Cyber Security Reporting
Cyber Independent Testing Lab (CITL)
A redesigned website that presents complex cyber-security report data in a visually engaging and digestible format for both security professionals and informed consumers.
The Cyber Independent Testing Lab is a non-profit that analyzes and reports on the security of software products. Their goal is to be a Consumer Reports of software security, providing scientifically tested data that can help consumers make smarter decisions about their software usage.
They came to Palador looking for help in designing their software security reports to be more accessible to a non-specialist audience. They wanted these reports to be incoporated into a new custom website with new branding that would convey their helpful and trustworthy nature. Our team of 4 led them through the user-centered design process starting with user interviews and competitive analysis that was followed up by prototyping, data visualization, and development.
My Role: Design Team Lead
- Led check-in meetings with the client to communicate design decisions and progress
- Set up and ran user interviews
- Led the design of the information architecture, wireframes, and data visualization concepts
- Provided critique on visual and motion design
- Created the responsive HTML & CSS page templates for the Jekyll platform
- Managed development of the D3.js and JSON reports
2 Designers, 1 Developer, 1 Project Manager
Nov 2017 - Sep 2018
Appeal to different levels of technical
knowledge across target user groups
I suggested we create proto-personas to help align and narrow the client’s focus to more specific user targets to design for.
I led user interviews with users from each target group to verify the assumptions in our proto-personas.
Our 3 target user groups had a wide range of needs from the site from high level software scores to detailed software testing data.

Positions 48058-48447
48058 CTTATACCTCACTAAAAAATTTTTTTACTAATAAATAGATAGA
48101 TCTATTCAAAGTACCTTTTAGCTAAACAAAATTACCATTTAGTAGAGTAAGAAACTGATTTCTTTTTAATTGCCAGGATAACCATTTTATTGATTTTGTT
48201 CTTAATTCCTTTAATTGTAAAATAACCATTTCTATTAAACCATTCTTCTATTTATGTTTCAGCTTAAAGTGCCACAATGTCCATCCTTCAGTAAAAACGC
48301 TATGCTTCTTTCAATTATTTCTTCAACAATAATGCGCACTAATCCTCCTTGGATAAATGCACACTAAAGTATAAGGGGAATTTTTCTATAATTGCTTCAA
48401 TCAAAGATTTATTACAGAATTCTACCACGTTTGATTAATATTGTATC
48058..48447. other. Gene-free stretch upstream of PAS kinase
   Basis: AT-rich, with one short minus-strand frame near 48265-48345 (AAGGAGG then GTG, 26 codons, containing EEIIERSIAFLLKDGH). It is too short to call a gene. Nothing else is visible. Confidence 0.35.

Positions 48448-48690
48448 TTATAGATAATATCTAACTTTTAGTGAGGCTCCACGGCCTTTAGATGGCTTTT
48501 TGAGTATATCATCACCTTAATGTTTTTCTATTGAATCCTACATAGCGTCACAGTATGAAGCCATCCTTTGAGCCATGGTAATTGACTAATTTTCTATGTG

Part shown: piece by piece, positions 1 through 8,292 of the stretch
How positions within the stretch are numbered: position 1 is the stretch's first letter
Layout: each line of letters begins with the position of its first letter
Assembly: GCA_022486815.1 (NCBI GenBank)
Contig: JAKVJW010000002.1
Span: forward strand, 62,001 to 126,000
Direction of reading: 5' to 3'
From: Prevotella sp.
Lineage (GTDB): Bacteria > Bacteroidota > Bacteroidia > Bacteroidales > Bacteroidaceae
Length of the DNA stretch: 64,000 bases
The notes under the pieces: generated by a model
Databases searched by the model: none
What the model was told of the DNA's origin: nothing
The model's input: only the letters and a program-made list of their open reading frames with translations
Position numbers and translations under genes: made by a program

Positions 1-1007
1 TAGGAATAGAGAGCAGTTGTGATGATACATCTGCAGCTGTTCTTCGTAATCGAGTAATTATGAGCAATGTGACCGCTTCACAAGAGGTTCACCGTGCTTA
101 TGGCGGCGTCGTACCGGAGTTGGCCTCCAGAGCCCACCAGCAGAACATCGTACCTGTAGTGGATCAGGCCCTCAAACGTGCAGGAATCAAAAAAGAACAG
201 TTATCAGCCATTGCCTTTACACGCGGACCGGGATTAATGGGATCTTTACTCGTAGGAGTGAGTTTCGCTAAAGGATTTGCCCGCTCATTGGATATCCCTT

Wants to see a high-level score for easy product comparison.
Wants actionable takeaways for issues their team can fix.
Wants to be able to dig into data and verify security issues.
Use progressive disclosure to present high-level scores up front
and reveal more detailed reports data on deeper pages
User Task Flows
My team and I created tasks flows to show how much information each persona required based on our research and illustrate how they might go about answering questions as they move through the reports. It became clear that all 3 personas might start with the same underlying questions, but only the more technical personas need the ability to dive further into the data.
Security Reports Flow (wireframes)
Home page presents high level product comparisons
(Targeted to Informed Consumers)
Product comparison pages compare products by category in more detail
(Targeted to IT Directors)
Product detail pages let users dig into the data with individual binary scores
(Targeted to Security Professionals)
Security Reports Flow (Final)
The final reports are brought to life with visual and motion design that convey CITL as smart but approachable tech consumer advocates.
The same site can cater to users with different levels of technical
expertise by showing higher level information up front and exposing more details progressively for users who want to dig deeper
Introduce users to CITL’s
software scoring methods
We had several stakeholder meetings to help us understand their complex security scoring methods.
I jointly performed competitive analysis to see how other scoring and educational sites introduced users to their content.
It was important to the client to be transparent and accessible with their original security scoring framework so that both industry professionals and consumers could understand their rating system and be able to jump into and follow their product reports.
Use the home page to walk users through the main
scoring categories before linking to reports
Home Page Iterations
I created variations of the home page layout to discuss with the client, offering different ways their scoring methods might be presented and introduced. We agreed that the layout option which introduces their scoring categories and explanations of product comparisons with radar charts was the best compromise between CITL’s priorities and user needs.
Final Home Page Flow
The home page was used to introduce users to CITL’s mission, scoring categories, how to read their charts, and finally the product comparison reports. Visual iconography, page sectioning, and animation were used to make this educational walk through engaging and easy to follow.